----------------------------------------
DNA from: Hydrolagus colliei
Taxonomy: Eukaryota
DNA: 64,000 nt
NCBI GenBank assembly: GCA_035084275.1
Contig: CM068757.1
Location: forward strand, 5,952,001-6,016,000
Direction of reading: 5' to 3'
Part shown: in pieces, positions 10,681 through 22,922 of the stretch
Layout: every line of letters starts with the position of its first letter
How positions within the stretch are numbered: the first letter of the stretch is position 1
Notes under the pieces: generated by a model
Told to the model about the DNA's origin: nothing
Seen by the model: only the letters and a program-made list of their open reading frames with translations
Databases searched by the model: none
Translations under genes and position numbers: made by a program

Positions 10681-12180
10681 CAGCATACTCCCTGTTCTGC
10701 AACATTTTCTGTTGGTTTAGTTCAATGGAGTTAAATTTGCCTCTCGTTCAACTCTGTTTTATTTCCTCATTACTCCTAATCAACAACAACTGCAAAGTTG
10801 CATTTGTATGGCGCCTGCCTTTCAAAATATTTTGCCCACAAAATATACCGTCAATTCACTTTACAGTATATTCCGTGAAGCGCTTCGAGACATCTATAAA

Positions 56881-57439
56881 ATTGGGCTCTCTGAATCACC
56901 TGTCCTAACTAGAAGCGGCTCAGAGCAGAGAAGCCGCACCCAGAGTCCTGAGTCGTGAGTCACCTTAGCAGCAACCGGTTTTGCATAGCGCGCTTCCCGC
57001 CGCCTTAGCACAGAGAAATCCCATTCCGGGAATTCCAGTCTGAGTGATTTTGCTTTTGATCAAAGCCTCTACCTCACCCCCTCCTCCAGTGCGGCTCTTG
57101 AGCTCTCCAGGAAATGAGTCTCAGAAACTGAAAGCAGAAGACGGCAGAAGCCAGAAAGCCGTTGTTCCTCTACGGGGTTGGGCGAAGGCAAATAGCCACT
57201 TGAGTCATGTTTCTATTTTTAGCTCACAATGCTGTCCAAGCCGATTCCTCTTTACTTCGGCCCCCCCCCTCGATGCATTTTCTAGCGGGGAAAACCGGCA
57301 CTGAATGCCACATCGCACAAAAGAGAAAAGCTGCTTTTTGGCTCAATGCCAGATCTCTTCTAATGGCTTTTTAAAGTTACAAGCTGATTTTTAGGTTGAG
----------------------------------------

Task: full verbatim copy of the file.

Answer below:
DNA from: Hydrolagus colliei
Taxonomy: Eukaryota
DNA: 64,000 nt
NCBI GenBank assembly: GCA_035084275.1
Contig: CM068757.1
Location: forward strand, 5,952,001-6,016,000
Direction of reading: 5' to 3'
Part shown: in pieces, positions 10,681 through 22,922 of the stretch
Layout: every line of letters starts with the position of its first letter
How positions within the stretch are numbered: the first letter of the stretch is position 1
Notes under the pieces: generated by a model
Told to the model about the DNA's origin: nothing
Seen by the model: only the letters and a program-made list of their open reading frames with translations
Databases searched by the model: none
Translations under genes and position numbers: made by a program

Positions 10681-12180
10681 CAGCATACTCCCTGTTCTGC
10701 AACATTTTCTGTTGGTTTAGTTCAATGGAGTTAAATTTGCCTCTCGTTCAACTCTGTTTTATTTCCTCATTACTCCTAATCAACAACAACTGCAAAGTTG
10801 CATTTGTATGGCGCCTGCCTTTCAAAATATTTTGCCCACAAAATATACCGTCAATTCACTTTACAGTATATTCCGTGAAGCGCTTCGAGACATCTATAAA

Positions 56881-57439
56881 ATTGGGCTCTCTGAATCACC
56901 TGTCCTAACTAGAAGCGGCTCAGAGCAGAGAAGCCGCACCCAGAGTCCTGAGTCGTGAGTCACCTTAGCAGCAACCGGTTTTGCATAGCGCGCTTCCCGC
57001 CGCCTTAGCACAGAGAAATCCCATTCCGGGAATTCCAGTCTGAGTGATTTTGCTTTTGATCAAAGCCTCTACCTCACCCCCTCCTCCAGTGCGGCTCTTG
57101 AGCTCTCCAGGAAATGAGTCTCAGAAACTGAAAGCAGAAGACGGCAGAAGCCAGAAAGCCGTTGTTCCTCTACGGGGTTGGGCGAAGGCAAATAGCCACT
57201 TGAGTCATGTTTCTATTTTTAGCTCACAATGCTGTCCAAGCCGATTCCTCTTTACTTCGGCCCCCCCCCTCGATGCATTTTCTAGCGGGGAAAACCGGCA
57301 CTGAATGCCACATCGCACAAAAGAGAAAAGCTGCTTTTTGGCTCAATGCCAGATCTCTTCTAATGGCTTTTTAAAGTTACAAGCTGATTTTTAGGTTGAG